In this first in a series on the region’s navies, The Diplomat looks at how best to compare naval power—including the US and China’s.

Image credit:US Navy

It's a sobering thought that even analysts steeped in naval affairs disagree about how to tally up who exactly has the strongest fleet. Writing in the Washington Post last month, Robert Kaplan declared in passing that China had constructed ‘the world's second-largest naval service, after only the United States.’

In contrast, though, other reputable commentators maintain that the Chinese People's Liberation Army Navy (PLAN) in fact now boasts the world's largest fleet. For example, in August, The Economist published a story titled ‘Naval Gazing’, noting that the London-based International Institute of Strategic Studies said China now has more warships than the United States. And sure enough, accompanying the story was a graphic showing that the PLAN has edged ahead of the US Navy in terms of ‘major combatants.’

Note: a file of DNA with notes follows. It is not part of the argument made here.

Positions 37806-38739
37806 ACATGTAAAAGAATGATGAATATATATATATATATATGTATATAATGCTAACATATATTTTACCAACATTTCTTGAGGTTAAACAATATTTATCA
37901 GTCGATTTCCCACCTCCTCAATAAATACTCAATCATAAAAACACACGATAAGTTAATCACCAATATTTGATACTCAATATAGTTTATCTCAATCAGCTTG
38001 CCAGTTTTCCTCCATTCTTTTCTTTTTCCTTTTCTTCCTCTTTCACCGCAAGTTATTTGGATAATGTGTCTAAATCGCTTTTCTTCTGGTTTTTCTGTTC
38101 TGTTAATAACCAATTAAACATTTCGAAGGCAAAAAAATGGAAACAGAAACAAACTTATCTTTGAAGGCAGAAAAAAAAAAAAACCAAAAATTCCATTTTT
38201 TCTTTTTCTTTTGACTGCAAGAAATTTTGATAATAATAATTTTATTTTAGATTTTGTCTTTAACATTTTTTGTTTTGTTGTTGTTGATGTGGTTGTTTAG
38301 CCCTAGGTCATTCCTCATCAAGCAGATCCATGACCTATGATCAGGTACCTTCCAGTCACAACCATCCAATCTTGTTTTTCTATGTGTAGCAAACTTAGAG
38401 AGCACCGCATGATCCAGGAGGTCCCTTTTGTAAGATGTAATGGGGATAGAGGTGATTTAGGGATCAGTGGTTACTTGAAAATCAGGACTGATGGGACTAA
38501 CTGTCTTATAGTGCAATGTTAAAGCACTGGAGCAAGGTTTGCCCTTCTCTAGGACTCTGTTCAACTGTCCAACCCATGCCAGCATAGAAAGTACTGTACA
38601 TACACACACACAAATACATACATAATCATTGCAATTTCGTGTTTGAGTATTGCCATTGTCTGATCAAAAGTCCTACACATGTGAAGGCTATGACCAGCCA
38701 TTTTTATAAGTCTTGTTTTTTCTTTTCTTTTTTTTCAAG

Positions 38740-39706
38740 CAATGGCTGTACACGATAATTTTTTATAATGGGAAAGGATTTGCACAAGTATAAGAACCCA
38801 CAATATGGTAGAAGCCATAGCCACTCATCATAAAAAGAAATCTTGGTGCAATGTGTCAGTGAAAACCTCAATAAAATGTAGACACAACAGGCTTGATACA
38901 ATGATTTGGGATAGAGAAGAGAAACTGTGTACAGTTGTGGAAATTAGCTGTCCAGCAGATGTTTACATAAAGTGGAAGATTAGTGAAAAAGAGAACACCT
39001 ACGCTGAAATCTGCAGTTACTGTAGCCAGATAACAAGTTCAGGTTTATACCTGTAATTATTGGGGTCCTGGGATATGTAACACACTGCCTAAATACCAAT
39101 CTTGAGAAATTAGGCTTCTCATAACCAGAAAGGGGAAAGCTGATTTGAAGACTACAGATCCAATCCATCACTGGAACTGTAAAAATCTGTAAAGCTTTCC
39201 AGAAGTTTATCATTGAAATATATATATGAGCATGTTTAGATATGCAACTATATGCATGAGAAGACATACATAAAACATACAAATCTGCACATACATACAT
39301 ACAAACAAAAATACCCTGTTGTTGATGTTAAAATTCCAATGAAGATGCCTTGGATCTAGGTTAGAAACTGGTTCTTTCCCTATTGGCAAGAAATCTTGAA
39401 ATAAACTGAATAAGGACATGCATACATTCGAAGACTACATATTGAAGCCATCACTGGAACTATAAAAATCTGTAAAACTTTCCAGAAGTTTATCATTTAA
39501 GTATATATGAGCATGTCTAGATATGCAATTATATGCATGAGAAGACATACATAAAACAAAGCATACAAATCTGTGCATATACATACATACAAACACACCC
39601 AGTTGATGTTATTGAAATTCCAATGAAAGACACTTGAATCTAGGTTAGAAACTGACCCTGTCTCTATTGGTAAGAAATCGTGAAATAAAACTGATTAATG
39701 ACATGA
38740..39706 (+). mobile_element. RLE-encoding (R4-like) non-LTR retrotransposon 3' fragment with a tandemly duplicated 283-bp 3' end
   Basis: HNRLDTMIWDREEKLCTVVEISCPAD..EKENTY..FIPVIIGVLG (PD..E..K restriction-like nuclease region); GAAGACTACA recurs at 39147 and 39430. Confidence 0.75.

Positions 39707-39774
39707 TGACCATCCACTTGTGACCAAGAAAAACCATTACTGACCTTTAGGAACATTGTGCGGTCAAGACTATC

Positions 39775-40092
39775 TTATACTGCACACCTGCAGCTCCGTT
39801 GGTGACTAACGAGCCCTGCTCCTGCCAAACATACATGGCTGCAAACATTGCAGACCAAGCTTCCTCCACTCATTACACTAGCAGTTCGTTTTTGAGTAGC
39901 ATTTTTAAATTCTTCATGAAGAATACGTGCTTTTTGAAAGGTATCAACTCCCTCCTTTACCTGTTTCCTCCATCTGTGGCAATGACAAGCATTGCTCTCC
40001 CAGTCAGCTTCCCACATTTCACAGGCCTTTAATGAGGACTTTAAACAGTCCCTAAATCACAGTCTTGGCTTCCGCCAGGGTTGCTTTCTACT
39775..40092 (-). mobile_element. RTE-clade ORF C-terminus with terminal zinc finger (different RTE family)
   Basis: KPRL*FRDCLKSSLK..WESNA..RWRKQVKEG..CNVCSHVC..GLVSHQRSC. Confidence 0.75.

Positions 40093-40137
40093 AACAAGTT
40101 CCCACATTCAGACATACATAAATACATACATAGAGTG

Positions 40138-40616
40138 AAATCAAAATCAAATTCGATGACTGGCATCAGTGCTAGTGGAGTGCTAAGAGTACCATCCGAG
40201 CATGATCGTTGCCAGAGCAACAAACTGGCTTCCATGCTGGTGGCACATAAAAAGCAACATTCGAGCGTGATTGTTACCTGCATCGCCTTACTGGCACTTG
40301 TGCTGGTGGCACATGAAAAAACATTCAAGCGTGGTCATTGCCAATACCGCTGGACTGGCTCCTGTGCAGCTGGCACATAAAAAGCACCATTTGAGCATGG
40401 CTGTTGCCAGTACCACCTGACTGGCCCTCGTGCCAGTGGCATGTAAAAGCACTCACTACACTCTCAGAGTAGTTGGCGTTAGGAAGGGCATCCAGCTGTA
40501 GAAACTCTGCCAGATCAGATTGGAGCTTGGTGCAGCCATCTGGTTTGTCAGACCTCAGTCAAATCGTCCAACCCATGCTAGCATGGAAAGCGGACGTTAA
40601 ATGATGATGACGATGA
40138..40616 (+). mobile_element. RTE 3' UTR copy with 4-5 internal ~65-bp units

Surely seasoned defence officials have a reliable formula for comparing navies? Not necessarily. Speaking in front of the Navy Leaguein May, US Secretary of Defence Robert Gates questioned the need to keep investing in a mammoth fleet and rattled off statistics intended to convey the US Navy's overwhelming size and strength.

For example, he noted that the US Navy ‘operates 11 large carriers…In terms of size and striking power, no other country has even one comparable ship.’ It ‘has 57 nuclear-powered attack and cruise missile submarine—again, more than the rest of the world combined.’ And ‘the displacement of the US battle fleet—a proxy for overall fleet capabilities—exceeds, by one recent estimate, at least the next 13 navies combined.’

According to US Chief of Naval Operations Gary Roughead, who spoke in Canberra recently, it will take years for the PLAN to master tactics and procedures for handling aircraft-carrier task forces at sea, even after a Chinese carrier does eventually take to the water. If carrier operations represent the gold standard for naval power, naval mastery remains a long way off for Beijing.